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Professional Java XML Programming with Servlets and JSP

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Birthday Announcements with JSP and JavaMail

This is a toy application that has, we believe, the potential to get grown-ups interested. Suppose you have a group of people working together, and you want to build a spirit of community among them. One way to do that is to make sure that if today is someone's birthday then you let everyone know and send congratulations via email. So, you put together a table in your database that has everyone's name, birthday and email address. Every morning a friendly demon submits a form, and if there is a birthday on that day, everybody gets an email. (As you well know, it's very easy to overdo these things, and get everybody extremely annoyed at you for too much friendly email.)

 

The entry point to the application is birthdays.htm. It sets up the initial parameters, two of them in hidden input elements: bbcmd is set to login and dbOperation to BIRTHDAYLIST. Visible inputs can be used to customize the application in much the same way an initialization file is used in the QShell application we developed in the first chapters of the book. This is what birthdays.htm looks like:

 

 

After the initial form gets submitted, control is passed to the main JSP page, birthdays.jsp. It creates the BirthdayBean and sets its properties. One of those properties is bbcmd. That property determines what the bean will do. If the command is sendMail, the bean will send email, using the parameters set by the user in the form on the client. If the command is dbOperation, the bean will create a DBHandler object (unless it has already been created) and run the dbOperation. (Do you still remember DBHandler? That's the guy that handles all the interactions with the database using internal Query objects. It's still with us, after all these chapters, and is as useable out of a bean as it is out of a servlet.)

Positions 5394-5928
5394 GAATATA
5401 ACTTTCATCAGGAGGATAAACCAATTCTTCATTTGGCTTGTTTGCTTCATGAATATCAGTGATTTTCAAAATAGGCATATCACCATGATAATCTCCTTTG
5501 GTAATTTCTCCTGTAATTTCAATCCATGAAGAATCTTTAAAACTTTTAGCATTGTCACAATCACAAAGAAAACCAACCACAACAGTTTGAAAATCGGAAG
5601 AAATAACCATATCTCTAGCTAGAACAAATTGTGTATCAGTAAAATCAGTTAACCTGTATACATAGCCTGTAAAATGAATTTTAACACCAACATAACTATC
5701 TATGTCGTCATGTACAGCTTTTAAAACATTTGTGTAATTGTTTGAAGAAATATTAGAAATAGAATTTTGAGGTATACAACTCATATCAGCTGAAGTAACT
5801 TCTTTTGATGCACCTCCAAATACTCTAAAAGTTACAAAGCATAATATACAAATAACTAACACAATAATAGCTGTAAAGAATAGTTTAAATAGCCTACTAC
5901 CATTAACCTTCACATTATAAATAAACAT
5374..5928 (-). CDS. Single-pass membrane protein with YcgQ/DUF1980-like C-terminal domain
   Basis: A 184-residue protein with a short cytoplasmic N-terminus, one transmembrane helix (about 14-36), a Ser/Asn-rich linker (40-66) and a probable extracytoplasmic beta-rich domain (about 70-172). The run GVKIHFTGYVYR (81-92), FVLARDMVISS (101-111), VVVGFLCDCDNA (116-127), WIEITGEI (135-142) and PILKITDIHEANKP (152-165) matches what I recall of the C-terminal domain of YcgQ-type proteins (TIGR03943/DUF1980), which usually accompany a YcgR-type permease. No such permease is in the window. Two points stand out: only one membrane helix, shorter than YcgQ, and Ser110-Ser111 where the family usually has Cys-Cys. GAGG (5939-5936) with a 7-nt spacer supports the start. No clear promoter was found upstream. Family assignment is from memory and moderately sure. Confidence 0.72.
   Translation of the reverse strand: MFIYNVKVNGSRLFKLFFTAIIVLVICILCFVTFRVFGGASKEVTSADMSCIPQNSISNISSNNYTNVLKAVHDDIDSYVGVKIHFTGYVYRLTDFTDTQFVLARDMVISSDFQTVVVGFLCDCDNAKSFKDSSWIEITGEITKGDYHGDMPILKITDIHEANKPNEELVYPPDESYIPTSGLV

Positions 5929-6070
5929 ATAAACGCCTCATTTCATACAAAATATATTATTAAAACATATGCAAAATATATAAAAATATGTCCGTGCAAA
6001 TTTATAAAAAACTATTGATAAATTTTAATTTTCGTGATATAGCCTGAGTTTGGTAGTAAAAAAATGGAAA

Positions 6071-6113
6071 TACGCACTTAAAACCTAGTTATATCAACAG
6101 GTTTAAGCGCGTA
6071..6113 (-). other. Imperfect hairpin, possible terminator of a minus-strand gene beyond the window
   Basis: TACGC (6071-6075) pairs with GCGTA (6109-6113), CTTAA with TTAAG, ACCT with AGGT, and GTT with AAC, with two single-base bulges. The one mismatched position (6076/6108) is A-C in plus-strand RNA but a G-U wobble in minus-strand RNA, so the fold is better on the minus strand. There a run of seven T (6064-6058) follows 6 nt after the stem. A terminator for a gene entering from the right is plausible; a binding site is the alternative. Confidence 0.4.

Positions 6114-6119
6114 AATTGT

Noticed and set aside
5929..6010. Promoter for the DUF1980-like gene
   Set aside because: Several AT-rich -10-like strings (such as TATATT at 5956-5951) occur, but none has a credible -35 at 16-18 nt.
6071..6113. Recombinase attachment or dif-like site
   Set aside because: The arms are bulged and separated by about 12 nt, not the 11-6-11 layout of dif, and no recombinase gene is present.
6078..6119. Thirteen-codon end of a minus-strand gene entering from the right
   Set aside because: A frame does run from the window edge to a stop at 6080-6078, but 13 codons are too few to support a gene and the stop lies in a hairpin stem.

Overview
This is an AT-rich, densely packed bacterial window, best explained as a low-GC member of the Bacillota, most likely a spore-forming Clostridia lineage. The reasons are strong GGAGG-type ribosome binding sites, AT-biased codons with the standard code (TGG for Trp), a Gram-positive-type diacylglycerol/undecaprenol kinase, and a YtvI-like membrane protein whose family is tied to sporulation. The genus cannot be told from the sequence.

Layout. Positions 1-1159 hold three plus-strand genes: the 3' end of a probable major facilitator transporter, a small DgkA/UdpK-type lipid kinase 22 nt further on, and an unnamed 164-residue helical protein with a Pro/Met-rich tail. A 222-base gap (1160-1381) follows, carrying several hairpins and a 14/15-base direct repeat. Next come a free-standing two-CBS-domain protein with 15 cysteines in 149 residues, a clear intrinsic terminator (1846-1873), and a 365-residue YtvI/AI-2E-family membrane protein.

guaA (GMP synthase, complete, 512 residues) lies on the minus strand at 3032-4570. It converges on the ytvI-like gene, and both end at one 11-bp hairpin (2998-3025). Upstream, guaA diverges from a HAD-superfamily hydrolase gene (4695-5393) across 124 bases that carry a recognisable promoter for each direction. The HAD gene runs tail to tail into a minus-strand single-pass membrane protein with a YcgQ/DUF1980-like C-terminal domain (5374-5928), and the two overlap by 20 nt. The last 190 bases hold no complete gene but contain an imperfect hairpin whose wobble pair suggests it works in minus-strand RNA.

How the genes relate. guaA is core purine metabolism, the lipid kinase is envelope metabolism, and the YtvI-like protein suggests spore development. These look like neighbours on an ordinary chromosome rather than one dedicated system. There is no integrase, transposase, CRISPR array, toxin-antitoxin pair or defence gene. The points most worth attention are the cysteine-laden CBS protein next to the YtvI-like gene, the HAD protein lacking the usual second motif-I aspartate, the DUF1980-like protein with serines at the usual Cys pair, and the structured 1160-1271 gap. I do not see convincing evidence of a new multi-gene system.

Suppose the user has submitted a database query asking for December 8 birthdays. The screen shot below shows the results returned by the database, and the email parameters set by the user:

 

 

If the user now selects and submits the sendMail command, the following email will be sent:

 

X-POP3-Rcpt: sasha@cs

Return-Path: <tomm@tommyers.colgate.edu>

Date: Thu, 28 Oct 99 09:05:43 -0400

From: tomm@tommyers.colgate.edu

To: sasha@cs.colgate.edu

Subject: December 8 Birthdays

 

Eli Whitney        1765-12-08 00:00:00   tom.myers@worldnet.att.net  

Jan Sibelius  1865-12-08 00:00:00   tom.myers@worldnet.att.net

 

The bean also sets its jspcmd property, and the rest of the application operates in a circle described in the preceding section. The jspcmd property determines the page returned to the user. If it is not an error or logout, then the page returned to the user contains a form; the user can specify the command to perform and submit the form, and so on. Our task now is to understand how it all works together. We will start with the client, move on to the JSP page, visit the bean, and follow its database and email connections. As we meander through the application, the following bean-centric diagram, showing the bean's inputs and outputs, may be useful in keeping track of where we are in the overall scheme of things:


 

Entry Point: birthday.htm

The entry point to the system is an HTML file that consists entirely of a single form.

 

<html><head><title>birthday.htm</title></head><body bgcolor="lightblue">

<h1>The Birthday Lister</h1>

<form name=theForm type=POST action="birthday.jsp">

 

Within that form, there are the following divisions:

 

two hidden inputs for bbcmd and dbOperation

two inputs for the database: username and password

a simple piece of JavaScript code to generate an input for Date with the value of the current date

two inputs for sending mail: return address and SMTP host

a textarea element with initialization data, in the same format as a QShell initialization file

 

The first of these divisions have already been mentioned; the second is completely trivial: